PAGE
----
Current Cites

Current Cites, June 2005

Edited by Roy Tennant

Contributors: Charles W. Bailey, Jr., Terry Huwe, Shirl Kennedy, Leo Robert Klein, Jim Ronningen, Roy Tennant

LITA Blog  ( - LITA's new weblog has blasted off in a big way with extensive coverage of the American Library Association's recent annual conference. Even the French blog BiblioAcid took notice. Here are some sample postings from the 80+ postings that currently available: "Eric Lease Morgan's Top Technology Trends, 2005"; "Giving Them 'Google-Like' Searching"; "Greenstone Digital Libraries: Installation to Production"; "Karen's Uber-Trend"; "Leo Klein's Top Technology Trends"; "LITA President's Program (Take Dos)"; "Marshall Breeding's Top Technology Trends"; "Radio Frequency Identification Technology in Libraries: Meeting with the RFID Experts"; "Tennant's Top Tech Trend Tidbit"; "Thomas Dowling's Non-Trends from the Trailing Edge"; and "Using Usage Data." - CB

Data Dictionary for Preservation Metadata: Final Report of the PREMIS Working Group  Dublin, OH: OCLC and RLG, May 2005.( - This data dictionary is the culminating deliverable by a large, distinguished, and international group of individuals participating in the Preservation Metadata: Implementation Strategies (PREMIS) working group, sponsored by OCLC and RLG. As stated in the introduction, "The Data Dictionary defines and describes an implementable set of core preservation metadata with broad applicability to digital preservation respositories." - RT

FRBR in 21st Century Catalogues: An Invitational Workshop  Dublin, OH: OCLC, May 2005.( - In May 2005 OCLC hosted an invitational workshop on the Functional Requirements of Bibliographic Records (FRBR) and the various methods and techniques of implementing the concepts described in that report within library catalog systems. This web site offers PowerPoint slides from nearly all of the presenters at that workshop. - RT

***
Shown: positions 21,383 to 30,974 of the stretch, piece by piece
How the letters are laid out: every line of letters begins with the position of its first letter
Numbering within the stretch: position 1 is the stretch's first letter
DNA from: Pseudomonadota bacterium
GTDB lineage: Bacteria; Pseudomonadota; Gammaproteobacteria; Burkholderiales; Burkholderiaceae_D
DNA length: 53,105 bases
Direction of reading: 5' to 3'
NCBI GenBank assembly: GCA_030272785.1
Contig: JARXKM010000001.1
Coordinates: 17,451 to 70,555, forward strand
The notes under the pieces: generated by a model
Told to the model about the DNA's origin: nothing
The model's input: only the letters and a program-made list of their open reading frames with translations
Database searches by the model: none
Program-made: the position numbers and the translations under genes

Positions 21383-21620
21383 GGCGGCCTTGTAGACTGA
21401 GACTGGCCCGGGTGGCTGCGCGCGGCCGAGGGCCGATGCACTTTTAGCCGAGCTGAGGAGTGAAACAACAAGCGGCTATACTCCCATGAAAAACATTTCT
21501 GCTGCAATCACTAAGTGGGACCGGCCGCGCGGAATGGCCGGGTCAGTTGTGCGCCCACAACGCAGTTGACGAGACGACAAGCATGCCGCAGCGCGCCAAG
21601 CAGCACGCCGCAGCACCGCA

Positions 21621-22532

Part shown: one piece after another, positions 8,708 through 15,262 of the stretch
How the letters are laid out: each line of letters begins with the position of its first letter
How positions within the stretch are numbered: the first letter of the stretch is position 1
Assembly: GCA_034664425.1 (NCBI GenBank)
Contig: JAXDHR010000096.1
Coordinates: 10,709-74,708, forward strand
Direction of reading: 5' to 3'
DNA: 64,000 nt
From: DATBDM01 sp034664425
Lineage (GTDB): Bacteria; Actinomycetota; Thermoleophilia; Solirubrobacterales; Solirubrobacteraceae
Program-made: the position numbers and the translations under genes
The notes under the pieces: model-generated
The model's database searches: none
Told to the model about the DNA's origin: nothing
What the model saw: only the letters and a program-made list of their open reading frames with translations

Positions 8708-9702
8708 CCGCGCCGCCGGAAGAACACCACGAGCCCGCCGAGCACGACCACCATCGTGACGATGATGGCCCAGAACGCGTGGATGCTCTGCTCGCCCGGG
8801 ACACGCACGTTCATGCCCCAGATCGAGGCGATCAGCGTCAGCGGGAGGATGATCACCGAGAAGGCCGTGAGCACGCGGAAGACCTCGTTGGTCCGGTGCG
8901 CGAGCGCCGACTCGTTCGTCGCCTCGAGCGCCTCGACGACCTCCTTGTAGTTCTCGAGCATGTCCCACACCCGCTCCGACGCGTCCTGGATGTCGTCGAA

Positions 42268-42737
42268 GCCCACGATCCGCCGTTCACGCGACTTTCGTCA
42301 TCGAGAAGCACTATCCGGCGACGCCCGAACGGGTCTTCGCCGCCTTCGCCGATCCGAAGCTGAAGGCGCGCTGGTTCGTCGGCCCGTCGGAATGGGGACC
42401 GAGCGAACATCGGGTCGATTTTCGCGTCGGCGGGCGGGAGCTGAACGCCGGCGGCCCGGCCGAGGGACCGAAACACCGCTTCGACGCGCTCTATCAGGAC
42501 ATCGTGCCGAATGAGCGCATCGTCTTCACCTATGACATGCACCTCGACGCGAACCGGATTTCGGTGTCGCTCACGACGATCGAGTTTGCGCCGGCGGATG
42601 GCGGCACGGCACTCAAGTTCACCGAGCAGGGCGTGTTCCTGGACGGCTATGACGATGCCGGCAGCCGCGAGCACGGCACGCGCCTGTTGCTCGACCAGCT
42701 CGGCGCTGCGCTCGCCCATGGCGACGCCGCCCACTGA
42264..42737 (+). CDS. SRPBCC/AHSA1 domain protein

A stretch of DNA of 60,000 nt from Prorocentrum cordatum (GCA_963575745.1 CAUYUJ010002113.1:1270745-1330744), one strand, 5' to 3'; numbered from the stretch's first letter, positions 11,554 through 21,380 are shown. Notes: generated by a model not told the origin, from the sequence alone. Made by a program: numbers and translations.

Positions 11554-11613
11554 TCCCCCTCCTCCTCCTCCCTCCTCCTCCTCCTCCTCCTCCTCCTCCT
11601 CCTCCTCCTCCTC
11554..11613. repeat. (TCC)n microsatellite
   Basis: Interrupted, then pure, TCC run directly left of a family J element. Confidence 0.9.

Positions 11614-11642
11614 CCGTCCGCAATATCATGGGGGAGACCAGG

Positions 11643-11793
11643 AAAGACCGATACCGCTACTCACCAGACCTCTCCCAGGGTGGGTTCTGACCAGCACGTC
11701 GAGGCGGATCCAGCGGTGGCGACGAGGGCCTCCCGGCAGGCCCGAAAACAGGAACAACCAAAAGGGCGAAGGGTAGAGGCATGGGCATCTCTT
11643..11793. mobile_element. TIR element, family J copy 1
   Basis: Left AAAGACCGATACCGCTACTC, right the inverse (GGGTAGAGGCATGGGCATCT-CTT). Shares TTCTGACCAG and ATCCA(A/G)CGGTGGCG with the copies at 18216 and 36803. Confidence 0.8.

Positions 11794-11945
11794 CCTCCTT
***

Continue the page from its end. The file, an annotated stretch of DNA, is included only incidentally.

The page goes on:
Acharya, Anurag, Matt  Cutts, and Jeffrey  Dean, et. al.Information Retrieval Based on Historical Data  Washington, DC: US Patent and Trademark Office, 31 March 2005.( - We cite a lot of strange things in Current Cites, but this is the first time I recall citing a patent application. But perhaps we could be forgiven for doing so, since this is the application for the ranking algorithm that has created the most successful Internet search engine so far, and an economic powerhouse that now rivals much older companies such as Time Warner. I'm not exactly sure what you can do with this -- legally, at least -- but it can make for some fascinating reading for anyone who has been wondering what, exactly, is under the hood of their favorite search engine. - RT

Agosto, Denise E, and Sandra  Hughes-Hassell. "People, Places, and Auestions: An Investigation of the Everyday Life Information-Seeking Behaviors of Urban Young AdultsLibrary & Information Science Research  27(2)(Spring 2005): 141-163. ( - Interesting look at the general information seeking behavior of 'urban', predominantly African-American, teens including their attitudes to libraries. Their information needs ranged from what to wear to how late the local Red Lobster was open. The authors report that teen attitudes to libraries wasn't all that favorable. Teens preferred friends, family and even TV as sources of information. Their communication device of choice was the cell-phone followed by the TV. The authors discuss interviews they conducted in some detail and suggest ways for libraries to do a better job at reaching out. - LRK

Beagrie, Neil. "Plenty of Room at the Bottom? Personal Digital Libraries and Collections D-Lib Magazine  11(6)(June 2005)( - Here's something we don't think enough about: where will all those digital photos and videos end up? What about the blog entries that generations to come will spend a lifetime producing? The totality of our individual digital output is what the author calls our "personal digital collection". This collection, our digital legacy in fact, will become as important as traditional personal papers have been in the past. Serious consideration is required then to preserve and give access to these collections. The author goes through a number of interesting ideas and implications. - LRK